January 6, 2021 — Washington, D.C.
January 6, 2021 — Washington, DC
This piece originally appeared in Washington Jewish Week.
The best political bumper sticker I ever saw evoked raw emotion. It was crystal clear, simple and touched a nerve.
It read: “NO!”
The sticker embodied the spirit of our times, when ideas must be easily digestible and appeal to our base instincts. That’s what made it so effective — and dangerous.
Often, we are tempted to live on a bumper sticker — boiling down our opinions to black and white, right or wrong, right or left.
At the start of 2021, the Jewish community, like our country, is divided and angry. Even the things that should unite our community — fighting antisemitism, standing up for Israel and pursuing human rights and democracy around the world — seem to be caught up in a maelstrom of division and acrimony.
This is not a new phenomenon. American Jews have been divided for decades. But this year, it seems much more severe as we look through the prism of the pandemic.
Our history has much to teach us about how we save our community from the pit of polarization.
The rabbis of the Talmud fought bitterly over matters of Jewish law. Most famously, Hillel and Shammai differed in almost all cases brought before them. Their halachic opinions had great significance in how Jews lived their lives. But the tradition teaches that the children of their disciples married one another; despite their differences, they figured out a way to work it out. Why? Because according to the Talmud (Eruvin 13b), when their disputes were adjudicated, a voice came from the heavens and declared “Eilu v’Eilu divrei Elokim Chayim” — both ideas are expressions of the will of God.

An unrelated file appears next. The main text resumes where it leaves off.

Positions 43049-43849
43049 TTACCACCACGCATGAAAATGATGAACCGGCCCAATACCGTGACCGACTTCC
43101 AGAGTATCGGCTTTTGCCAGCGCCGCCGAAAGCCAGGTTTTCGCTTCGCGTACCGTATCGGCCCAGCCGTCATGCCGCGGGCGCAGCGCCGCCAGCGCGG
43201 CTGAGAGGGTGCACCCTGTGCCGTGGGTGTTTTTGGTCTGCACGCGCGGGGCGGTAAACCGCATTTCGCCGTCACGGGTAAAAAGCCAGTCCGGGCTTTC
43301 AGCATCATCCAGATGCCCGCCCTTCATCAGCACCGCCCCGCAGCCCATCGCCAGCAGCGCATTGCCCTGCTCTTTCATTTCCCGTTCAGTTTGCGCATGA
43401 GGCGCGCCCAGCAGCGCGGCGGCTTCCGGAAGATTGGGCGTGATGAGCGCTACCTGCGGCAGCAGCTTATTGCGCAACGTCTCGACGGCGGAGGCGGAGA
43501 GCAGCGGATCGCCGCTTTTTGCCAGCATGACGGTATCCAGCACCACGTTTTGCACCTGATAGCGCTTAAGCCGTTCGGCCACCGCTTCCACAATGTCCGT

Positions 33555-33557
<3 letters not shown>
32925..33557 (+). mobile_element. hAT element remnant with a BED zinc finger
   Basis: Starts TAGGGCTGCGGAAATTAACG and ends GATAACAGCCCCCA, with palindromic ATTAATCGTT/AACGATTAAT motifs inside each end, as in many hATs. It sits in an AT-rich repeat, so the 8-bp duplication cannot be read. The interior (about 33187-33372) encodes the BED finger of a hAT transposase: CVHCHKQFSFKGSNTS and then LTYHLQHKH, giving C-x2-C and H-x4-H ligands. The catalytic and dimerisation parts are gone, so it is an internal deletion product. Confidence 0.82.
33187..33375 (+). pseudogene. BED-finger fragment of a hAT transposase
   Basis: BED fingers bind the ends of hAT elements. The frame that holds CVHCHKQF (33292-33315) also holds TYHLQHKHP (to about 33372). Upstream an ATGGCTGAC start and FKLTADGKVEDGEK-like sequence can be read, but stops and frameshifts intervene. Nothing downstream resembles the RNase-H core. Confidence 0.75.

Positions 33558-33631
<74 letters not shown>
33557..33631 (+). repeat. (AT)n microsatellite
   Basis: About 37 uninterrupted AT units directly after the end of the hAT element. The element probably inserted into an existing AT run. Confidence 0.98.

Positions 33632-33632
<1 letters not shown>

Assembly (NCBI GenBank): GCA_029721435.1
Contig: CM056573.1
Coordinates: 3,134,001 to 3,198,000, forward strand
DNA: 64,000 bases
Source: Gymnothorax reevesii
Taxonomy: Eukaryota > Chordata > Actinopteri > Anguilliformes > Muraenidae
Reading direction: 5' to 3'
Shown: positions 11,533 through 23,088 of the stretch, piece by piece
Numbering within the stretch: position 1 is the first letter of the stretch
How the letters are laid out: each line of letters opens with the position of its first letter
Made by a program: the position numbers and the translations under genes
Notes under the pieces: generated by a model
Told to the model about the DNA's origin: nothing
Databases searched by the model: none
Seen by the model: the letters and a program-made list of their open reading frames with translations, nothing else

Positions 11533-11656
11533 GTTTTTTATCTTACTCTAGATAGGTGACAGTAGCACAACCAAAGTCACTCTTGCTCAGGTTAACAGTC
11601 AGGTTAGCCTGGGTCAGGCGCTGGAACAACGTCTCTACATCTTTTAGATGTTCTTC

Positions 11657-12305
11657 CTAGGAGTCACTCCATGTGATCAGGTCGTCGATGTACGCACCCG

Despite the need to reach a final legal decision, rabbinic deliberations were based on mutual respect and a desire to bring people closer. This requires nuance, attention to subtle distinctions or variations. Effective Jewish decisions cannot be summarized on bumper stickers. We would do well to remember that as we engage in communal and public discourse.
As advocates for Jewish causes, we often try to win the “debate.” Many believe that if we just tell people our “truth,” provide the “facts,” and disprove their claims, we will persuade others to accept our point of view. They will walk away defeated but enlightened, chastened but thankful for the privilege of being educated.
While this might be true in college debate or in a courtroom, the court of public opinion requires a different approach.
Whereas debate is designed to have a winner and a loser, persuasion in the Jewish tradition requires diplomacy and civility. It requires an honest commitment to listening to people, respecting their concerns and bringing us closer through relationship building and ongoing connection. It rejects “othering” — devaluing someone so much that their humanity is diminished.
Beyond our internecine Jewish conflicts, our country could learn a few lessons from Hillel and Shammai, too.
With a new administration and Congress, nuance, civility and relationship building are needed more than ever. As we all know, our public discourse is dominated by the loudest and most polarizing voices. But our Jewish values teach us that it is often the “still, small voice” that represents the voice of God (1 Kings 19:11).
Can our community set an example? Despite our differences, can we work to bring one another closer and lift each other up?
The Talmud provides another cautionary tale that shows us what can happen when we drive one another apart. The story is told (Gittin 55b) of a wealthy man who sent an invitation to a party to his friend Kamtza. It was delivered accidentally to the man’s enemy named Bar Kamtza.
When Bar Kamtza arrived at the party, the host threw him out — despite Bar Kamtza’s offers to make peace and even pay for the party. Bar Kamtza then vows revenge against the host and all the party’s attendees, including some very prominent rabbis who didn’t intercede. Through an elaborate plot, Bar Kamtza arranged for the rabbis to insult Caesar, who then sent his army to destroy Jerusalem and the Temple.
Imagine if the story’s host had poured Bar Kamtza a drink and used the opportunity to make a connection.
To ensure a thriving, effective, Jewish community and a strong, resilient America, we must work to bring one another closer through paying close attention to nuance, civility and respect.
Building community is not a zero-sum game — unless you are looking to get a zero.
Alan Ronkin is the American Jewish Committee (AJC) Washington, D.C., regional director.